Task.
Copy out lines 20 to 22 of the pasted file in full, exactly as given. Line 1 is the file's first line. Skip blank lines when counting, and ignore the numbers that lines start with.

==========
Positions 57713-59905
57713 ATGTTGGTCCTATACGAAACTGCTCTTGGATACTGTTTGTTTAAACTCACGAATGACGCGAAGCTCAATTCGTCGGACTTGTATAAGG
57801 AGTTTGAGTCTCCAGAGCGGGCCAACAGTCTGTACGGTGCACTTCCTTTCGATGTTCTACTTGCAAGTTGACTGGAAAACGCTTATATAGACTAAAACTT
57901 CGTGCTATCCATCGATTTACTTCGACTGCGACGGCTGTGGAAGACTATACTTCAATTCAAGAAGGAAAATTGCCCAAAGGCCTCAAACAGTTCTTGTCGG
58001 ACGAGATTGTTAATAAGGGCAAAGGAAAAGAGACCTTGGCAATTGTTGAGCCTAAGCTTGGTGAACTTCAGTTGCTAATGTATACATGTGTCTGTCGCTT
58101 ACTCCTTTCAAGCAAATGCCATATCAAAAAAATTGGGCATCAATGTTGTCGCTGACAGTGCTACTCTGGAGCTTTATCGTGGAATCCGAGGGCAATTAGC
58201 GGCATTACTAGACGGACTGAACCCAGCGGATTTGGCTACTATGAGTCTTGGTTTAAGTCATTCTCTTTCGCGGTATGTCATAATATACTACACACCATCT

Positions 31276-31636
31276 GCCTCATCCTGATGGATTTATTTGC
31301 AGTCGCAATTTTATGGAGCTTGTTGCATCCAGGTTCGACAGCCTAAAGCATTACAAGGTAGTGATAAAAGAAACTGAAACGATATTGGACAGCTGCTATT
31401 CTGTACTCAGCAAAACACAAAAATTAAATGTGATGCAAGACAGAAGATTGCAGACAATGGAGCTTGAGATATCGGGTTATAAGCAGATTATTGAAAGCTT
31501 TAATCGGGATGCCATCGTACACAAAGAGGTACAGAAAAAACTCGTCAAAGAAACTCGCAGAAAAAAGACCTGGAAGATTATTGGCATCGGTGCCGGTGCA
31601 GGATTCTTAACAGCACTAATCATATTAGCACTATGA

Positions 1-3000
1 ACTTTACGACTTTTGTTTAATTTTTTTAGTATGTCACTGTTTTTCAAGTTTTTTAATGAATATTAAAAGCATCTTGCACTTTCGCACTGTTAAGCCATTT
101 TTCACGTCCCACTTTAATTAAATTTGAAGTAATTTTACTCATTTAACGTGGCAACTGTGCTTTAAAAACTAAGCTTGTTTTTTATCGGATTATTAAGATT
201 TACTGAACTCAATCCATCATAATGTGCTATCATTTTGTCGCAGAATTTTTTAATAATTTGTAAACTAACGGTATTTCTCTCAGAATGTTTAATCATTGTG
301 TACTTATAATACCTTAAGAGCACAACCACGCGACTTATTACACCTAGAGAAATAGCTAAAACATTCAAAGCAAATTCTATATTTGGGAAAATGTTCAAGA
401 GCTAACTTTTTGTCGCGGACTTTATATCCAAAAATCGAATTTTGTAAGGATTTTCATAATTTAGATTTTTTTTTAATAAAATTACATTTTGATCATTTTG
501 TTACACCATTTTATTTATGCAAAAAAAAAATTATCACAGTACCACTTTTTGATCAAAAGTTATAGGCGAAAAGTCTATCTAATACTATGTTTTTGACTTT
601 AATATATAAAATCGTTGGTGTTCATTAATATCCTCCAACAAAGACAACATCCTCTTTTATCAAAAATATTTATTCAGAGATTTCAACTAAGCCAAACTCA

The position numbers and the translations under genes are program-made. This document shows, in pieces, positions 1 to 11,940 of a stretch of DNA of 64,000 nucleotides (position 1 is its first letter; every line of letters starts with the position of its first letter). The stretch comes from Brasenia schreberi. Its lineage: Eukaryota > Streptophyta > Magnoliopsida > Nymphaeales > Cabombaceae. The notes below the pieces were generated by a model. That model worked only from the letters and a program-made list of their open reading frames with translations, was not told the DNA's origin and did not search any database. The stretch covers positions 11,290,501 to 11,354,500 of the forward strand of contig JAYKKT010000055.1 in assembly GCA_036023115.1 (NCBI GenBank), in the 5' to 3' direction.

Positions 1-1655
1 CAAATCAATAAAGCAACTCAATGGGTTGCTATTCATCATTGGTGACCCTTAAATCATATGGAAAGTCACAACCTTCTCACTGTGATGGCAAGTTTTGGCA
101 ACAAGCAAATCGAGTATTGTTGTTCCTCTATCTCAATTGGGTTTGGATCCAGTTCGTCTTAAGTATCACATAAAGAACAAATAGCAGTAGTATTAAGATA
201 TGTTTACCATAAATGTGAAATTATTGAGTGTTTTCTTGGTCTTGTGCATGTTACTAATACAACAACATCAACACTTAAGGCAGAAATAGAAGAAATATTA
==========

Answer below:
501 TTACACCATTTTATTTATGCAAAAAAAAAATTATCACAGTACCACTTTTTGATCAAAAGTTATAGGCGAAAAGTCTATCTAATACTATGTTTTTGACTTT
601 AATATATAAAATCGTTGGTGTTCATTAATATCCTCCAACAAAGACAACATCCTCTTTTATCAAAAATATTTATTCAGAGATTTCAACTAAGCCAAACTCA

The position numbers and the translations under genes are program-made. This document shows, in pieces, positions 1 to 11,940 of a stretch of DNA of 64,000 nucleotides (position 1 is its first letter; every line of letters starts with the position of its first letter). The stretch comes from Brasenia schreberi. Its lineage: Eukaryota > Streptophyta > Magnoliopsida > Nymphaeales > Cabombaceae. The notes below the pieces were generated by a model. That model worked only from the letters and a program-made list of their open reading frames with translations, was not told the DNA's origin and did not search any database. The stretch covers positions 11,290,501 to 11,354,500 of the forward strand of contig JAYKKT010000055.1 in assembly GCA_036023115.1 (NCBI GenBank), in the 5' to 3' direction.